Continue reading Treebot climbs trees, is a robot (video)

Treebot climbs trees, is a robot (video) originally appeared on Engadget on Sun, 29 May 2011 08:08:00 EDT. Please see our terms for use of feeds.

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Inhabitat’s Week in Green: trains speed up, paint improves planes, and the CO2-scrubbing artificial trees

Each week our friends at Inhabitat recap the week’s most interesting green developments and clean tech news for us — it’s the Week in Green.

This week Inhabitat saw high-speed railways pick up steam around the globe as China announced plans to build a trans-continental railroad in South America and Japan began developing the world’s fastest high-speed train. We also saw eco transportation reach new heights as a kite-powered car completed an epic 5,000km journey across Australia and researchers developed a nanotech paint that will increase the fuel efficiency of airplanes. The automotive world is also gearing up for the Geneva car show as Toyota is getting set to roll out an all-electric IQ and Porsche pulled back the curtain on its Panamera S Hybrid and Boxster EV.

In other news, this week we brought you an exclusive video interview where celebrated environmentalist Stewart Brand argues that nuclear power could save the world. We also explored several other alternative energy sources that are decidedly less controversial – PurposeEnergy is transforming beer brewing waste into a source of clean-burning biofuel, and a design duo has proposed a series of beautiful solar-powered artificial trees that scrub CO2 from the air.

Roughly one in every six people do not have access to safe drinking water, so we were excited to learn about a pedal-powered water purification system based on the bicycle that holds great promise for the developing world. Speaking of cleaning up dirty water, this week Stephen Baldwin sued Kevin Costner over the oil-separating technology that cleaned up the BP oil spill. And last but not least, we were wowed by this hydrofloor system, which can save space and energy by concealing a swimming pool beneath your living room floor!

Inhabitat’s Week in Green: trains speed up, paint improves planes, and the CO2-scrubbing artificial trees originally appeared on Engadget on Sun, 20 Feb 2011 21:00:00 EDT. Please see our terms for use of feeds.

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Inhabitat’s Week in Green: of electric tractor unicycles, garbage-powered garbage trucks, and luminous nanoparticle trees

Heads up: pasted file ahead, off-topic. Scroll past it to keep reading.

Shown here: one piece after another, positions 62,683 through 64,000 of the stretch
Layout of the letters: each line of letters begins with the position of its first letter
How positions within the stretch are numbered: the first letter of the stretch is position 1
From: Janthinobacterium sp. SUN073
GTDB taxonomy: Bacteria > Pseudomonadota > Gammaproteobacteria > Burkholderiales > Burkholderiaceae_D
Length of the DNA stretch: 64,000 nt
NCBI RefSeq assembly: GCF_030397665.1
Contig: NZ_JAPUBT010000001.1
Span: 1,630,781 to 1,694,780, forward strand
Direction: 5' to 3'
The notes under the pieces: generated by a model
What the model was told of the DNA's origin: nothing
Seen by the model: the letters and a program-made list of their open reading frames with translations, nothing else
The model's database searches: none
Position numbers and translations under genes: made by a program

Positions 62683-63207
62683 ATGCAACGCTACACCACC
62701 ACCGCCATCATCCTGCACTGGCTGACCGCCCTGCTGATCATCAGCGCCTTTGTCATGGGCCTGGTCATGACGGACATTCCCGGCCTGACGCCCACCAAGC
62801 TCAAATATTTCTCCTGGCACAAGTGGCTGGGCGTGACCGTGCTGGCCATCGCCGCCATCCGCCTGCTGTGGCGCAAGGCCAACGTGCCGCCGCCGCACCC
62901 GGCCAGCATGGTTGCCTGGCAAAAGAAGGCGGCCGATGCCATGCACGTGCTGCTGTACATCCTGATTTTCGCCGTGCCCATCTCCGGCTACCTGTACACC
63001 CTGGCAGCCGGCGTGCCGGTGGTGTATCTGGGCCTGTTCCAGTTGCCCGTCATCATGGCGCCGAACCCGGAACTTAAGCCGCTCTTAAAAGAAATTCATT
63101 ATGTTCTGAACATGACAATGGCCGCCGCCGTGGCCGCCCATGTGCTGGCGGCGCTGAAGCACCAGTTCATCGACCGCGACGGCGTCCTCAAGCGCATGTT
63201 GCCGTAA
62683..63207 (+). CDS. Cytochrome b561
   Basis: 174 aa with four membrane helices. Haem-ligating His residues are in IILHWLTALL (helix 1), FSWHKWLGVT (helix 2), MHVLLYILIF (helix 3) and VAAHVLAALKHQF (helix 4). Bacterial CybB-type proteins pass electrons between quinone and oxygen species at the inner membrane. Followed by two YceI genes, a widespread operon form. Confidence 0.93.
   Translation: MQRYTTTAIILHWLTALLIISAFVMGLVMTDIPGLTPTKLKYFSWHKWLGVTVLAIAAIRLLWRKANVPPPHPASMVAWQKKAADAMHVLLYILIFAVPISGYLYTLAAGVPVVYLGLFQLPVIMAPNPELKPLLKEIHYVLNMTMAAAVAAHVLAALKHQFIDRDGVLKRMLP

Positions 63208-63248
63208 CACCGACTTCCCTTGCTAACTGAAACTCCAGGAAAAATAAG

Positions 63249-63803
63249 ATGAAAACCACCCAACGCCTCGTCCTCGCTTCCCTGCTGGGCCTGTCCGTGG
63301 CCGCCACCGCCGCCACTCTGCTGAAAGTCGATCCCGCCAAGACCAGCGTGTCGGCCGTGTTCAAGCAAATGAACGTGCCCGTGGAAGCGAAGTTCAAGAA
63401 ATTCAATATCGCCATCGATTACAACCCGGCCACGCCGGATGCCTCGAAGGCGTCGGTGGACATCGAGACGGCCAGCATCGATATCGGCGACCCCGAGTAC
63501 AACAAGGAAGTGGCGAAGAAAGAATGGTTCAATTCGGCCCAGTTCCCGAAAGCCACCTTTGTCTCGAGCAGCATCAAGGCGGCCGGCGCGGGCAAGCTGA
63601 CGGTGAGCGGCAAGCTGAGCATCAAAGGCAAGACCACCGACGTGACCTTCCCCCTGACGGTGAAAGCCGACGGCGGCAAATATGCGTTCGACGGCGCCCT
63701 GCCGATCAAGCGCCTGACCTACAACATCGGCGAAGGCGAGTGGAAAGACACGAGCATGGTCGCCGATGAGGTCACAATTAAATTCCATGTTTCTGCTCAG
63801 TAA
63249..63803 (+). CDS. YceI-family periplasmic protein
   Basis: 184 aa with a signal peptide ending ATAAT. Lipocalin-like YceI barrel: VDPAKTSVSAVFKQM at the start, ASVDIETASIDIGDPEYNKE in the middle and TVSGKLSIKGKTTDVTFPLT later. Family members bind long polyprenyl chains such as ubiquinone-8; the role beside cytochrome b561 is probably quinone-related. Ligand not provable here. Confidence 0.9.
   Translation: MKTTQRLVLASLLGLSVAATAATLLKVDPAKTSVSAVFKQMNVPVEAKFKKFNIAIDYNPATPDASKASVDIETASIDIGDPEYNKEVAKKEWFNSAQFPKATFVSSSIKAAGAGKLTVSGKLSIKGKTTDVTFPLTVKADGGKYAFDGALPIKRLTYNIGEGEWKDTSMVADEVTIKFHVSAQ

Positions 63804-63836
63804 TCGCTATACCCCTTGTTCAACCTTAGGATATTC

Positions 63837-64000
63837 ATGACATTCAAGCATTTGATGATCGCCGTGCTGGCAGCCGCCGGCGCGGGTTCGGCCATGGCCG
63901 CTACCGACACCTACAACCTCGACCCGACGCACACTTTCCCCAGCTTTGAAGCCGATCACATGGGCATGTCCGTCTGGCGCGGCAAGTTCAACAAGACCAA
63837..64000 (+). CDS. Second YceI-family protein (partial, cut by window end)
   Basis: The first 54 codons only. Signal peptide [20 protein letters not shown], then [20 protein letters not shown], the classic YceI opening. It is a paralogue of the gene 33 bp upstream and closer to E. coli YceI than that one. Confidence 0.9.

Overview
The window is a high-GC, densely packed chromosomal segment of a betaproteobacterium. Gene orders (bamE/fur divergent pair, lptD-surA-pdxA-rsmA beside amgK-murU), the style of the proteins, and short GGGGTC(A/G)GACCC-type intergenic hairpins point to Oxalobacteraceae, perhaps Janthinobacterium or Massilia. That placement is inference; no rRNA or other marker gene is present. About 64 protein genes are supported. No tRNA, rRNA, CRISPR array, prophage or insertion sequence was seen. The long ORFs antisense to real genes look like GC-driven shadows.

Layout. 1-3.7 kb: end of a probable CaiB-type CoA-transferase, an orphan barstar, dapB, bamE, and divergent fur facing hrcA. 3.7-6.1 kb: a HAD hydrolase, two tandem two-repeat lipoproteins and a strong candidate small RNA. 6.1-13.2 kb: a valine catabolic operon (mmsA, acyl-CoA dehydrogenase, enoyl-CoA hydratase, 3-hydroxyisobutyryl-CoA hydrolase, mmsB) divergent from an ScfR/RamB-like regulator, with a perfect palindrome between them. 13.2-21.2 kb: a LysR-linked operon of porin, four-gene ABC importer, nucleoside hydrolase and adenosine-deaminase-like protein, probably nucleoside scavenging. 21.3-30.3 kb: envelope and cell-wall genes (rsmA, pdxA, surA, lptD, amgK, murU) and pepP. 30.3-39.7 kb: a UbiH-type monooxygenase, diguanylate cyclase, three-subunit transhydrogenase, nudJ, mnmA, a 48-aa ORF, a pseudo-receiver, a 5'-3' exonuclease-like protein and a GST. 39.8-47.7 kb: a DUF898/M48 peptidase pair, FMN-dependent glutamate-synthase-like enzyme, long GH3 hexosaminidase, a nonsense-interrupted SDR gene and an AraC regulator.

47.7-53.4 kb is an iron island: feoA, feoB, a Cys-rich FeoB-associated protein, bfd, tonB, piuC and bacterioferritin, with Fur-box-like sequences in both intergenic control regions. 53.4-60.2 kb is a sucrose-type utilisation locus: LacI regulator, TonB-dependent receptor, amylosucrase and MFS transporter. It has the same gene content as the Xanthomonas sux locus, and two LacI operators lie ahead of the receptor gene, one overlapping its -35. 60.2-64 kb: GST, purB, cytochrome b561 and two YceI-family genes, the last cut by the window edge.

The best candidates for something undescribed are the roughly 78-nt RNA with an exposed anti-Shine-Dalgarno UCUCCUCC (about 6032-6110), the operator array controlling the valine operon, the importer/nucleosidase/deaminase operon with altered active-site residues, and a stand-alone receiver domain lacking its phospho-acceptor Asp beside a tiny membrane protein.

Each week our friends at Inhabitat recap the week’s most interesting green developments and clean tech news for us — it’s the Week in Green.

This week we were blinded by the light as researchers unveiled a way to transform city trees into luminous streetlights using gold nanoparticles. We also showcased a mesmerizing paper LED structure shaped like a tree at Tokyo Designers Week, and speaking of stellar architecture, check out this stunning star-shaped Taiwanese tower topped with a built-in wind turbine.

In other news, strap on your rollerblades and hang tight – from the Department of Questionable Transportation comes the FlyRad, an insane electric unicycle that pulls you down the street at 25 miles per hour. Meanwhile, the city of Toronto is doing their part to preserve the environment by rolling out a fleet of garbage trucks that can be powered by the very waste they collect. Finally, the University of Rhode Island signaled a bright future for efficient transportation as they unveiled four designs that could tap the United States’ 2.7 million miles of roadways for solar energy.

This week we also looked at several new applications for futuristic manufacturing technologies – a dutch designer has pioneered a way to create 3D printed shoes that fit feet perfectly, and researchers have found that activated carbon cloth is a quicker picker-upper for toxic waste. Finally, with the holidays on their way, this week we rounded up our top ten green gadget gifts for 2010!

Inhabitat’s Week in Green: of electric tractor unicycles, garbage-powered garbage trucks, and luminous nanoparticle trees originally appeared on Engadget on Sun, 14 Nov 2010 21:00:00 EDT. Please see our terms for use of feeds.